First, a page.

About the Court

Court Overview

Laying the Foundation : Privy Councils

In British Empire, the Privy Council heard appeals from courts of over 150 countries and applied not merely English Law but diverse systems of law. The judicial functions of the King-in Council or the Privy Council as it was generally called, assumed critical importance across colonies and dominions. With respect to India, the Privy Council or the Judicial Committee of Privy Council (JCPC) (as it was officially called after 1833) acted as highest court of appeal for close to two centuries. It made a significant contribution to stabilising the legal system and consolidating precedents on common law principle and hence, PC occupies a seminal place in shaping indian legal history.

In 1726, for the first time a right to appeal to King – in – Council from courts in India was granted. The Royal Charter made provisions for a right to appeal to King-in- Council from Mayor’s Court in three Presidency towns. However, appeal was allowed only in cases involving more than 1,000 pagodas and the appeal could be made within 14 days from when judgment was ‘entered of record’.


The Abolition of the Mayors' Court 

The Regulating Act of 1773 replaced the Mayor Court in Calcutta with the Supreme Court which first time explicitly provided right to appeal to King-in-Council. Section 18 of the Act read, “any person thinking himself aggrievedby any judgment or determination of the Supreme Court at Bengal, should and might appeal from such judgment or determination to the King-in-Council, within such time in such manner  and in such cases…., as His Majesty, in his charter, shall judge proper and reasonable..”Thus, even in 1774, the charter did not articulate clear principles which will allow appeal to King-in-Council and it was discretionary.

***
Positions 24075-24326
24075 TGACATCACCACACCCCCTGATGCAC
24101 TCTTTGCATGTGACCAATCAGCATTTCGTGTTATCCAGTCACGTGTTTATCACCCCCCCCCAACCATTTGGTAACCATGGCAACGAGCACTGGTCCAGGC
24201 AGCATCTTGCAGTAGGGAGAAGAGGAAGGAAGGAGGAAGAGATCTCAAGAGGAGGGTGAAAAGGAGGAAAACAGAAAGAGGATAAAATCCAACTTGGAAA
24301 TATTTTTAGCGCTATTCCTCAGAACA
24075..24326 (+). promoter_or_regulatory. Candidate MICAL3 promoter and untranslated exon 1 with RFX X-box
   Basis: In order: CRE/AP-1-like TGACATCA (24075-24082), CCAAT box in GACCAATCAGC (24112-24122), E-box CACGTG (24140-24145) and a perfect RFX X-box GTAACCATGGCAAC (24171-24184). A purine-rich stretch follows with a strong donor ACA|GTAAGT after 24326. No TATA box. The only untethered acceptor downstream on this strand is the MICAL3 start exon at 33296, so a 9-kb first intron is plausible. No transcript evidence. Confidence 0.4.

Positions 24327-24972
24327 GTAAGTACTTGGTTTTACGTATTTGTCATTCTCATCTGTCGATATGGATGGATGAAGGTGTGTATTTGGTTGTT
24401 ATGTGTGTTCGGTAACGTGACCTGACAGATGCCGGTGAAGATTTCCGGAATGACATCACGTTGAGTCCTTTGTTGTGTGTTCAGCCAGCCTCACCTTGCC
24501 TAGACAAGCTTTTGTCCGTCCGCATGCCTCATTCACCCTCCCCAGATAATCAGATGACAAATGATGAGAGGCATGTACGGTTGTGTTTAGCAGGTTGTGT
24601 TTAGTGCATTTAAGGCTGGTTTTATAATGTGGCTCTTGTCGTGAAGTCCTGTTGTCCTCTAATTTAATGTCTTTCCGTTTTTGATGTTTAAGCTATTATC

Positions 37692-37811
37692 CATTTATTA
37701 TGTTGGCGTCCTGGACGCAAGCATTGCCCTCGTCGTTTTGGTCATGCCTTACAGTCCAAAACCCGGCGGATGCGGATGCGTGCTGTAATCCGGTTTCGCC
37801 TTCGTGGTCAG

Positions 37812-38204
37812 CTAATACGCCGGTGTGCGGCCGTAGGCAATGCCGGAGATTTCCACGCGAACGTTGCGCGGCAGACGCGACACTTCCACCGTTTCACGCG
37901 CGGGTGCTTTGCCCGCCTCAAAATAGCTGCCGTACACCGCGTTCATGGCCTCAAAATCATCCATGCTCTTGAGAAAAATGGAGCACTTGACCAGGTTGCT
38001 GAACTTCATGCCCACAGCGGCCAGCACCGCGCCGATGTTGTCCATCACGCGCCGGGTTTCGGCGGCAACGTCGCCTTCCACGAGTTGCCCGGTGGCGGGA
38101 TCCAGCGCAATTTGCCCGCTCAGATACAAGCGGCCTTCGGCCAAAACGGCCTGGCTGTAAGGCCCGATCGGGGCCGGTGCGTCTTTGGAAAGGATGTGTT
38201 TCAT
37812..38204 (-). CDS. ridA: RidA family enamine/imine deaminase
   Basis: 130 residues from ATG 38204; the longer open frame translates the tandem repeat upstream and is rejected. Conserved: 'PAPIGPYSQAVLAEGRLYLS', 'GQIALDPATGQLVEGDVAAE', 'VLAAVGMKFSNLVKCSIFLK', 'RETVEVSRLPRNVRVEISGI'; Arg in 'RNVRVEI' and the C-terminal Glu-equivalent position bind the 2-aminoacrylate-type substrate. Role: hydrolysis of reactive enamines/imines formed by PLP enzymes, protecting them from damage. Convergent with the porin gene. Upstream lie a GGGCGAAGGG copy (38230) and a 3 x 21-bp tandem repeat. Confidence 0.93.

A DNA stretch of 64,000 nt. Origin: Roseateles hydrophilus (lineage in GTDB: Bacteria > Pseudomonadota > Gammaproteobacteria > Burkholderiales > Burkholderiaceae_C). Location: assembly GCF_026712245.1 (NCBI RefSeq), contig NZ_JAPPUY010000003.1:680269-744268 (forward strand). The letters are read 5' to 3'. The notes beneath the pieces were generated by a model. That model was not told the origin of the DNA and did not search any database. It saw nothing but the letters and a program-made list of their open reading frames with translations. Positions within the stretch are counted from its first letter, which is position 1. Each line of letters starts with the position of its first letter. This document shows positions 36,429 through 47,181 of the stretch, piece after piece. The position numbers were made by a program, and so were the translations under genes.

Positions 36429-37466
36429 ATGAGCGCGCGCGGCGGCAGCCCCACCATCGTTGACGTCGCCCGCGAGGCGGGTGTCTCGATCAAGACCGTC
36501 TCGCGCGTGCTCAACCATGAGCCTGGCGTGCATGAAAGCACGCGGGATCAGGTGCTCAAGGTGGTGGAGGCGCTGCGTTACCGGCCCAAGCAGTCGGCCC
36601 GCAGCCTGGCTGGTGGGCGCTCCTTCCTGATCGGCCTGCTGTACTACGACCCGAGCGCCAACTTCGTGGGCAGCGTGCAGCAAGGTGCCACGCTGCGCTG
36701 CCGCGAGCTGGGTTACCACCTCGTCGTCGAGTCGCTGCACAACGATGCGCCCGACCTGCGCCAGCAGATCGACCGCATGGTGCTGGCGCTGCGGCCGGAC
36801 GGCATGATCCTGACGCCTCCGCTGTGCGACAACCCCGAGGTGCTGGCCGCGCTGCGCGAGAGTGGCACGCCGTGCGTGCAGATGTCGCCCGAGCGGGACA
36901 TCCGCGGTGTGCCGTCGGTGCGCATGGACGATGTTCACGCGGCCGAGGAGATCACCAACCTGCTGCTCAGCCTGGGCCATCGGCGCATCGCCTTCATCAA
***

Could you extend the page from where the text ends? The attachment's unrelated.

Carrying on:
The Mayors’ Court at Madras and Bombay gave way to Recorders’ Court which were governed by provisions analogous to Calcutta Supreme Court for appeal to King-In-Council. Between 1726  to 1833, around 300 appeals were disposed of by the Privy Council. Most of these were appeals from Mayor Courts and Supreme Court in three Presidency Towns. The nature of dispute mostly related to testmentary and inte-state succession, debts on promissory notes, insurance on sea-cargo etc.


Judicial Reforms within Privy Councils

The Privy Council's constitution was majorly reformed in 1833 by Lord Brougham as on 14th August, 1833, the British Parliament enacted the Judicial Committee Act, “ for better administration of justice in His Majesty’s Privy Council”. A ‘Judicial Committee of Privy Council’, constisting of Lord President of the Privy Council, Lord High Chancellor and some ex-officio members (position occupied by vitue of official posts) was constituted. There was also a provision for appointing two members who held judicial office in India or any of the dominions to attend the sittings of the Judicial Committee.  However, their role was restricted to acting as accessors without  any voting rights. Appeals were referred by His Majesty to the Judicial Committee and following the hearing, Committee made recommendations to the King-in-Council for his decision. The quorum of Judicial Committee of Privy Council (JCPC) was fixed at four and the reasons for every judgment were read in open court.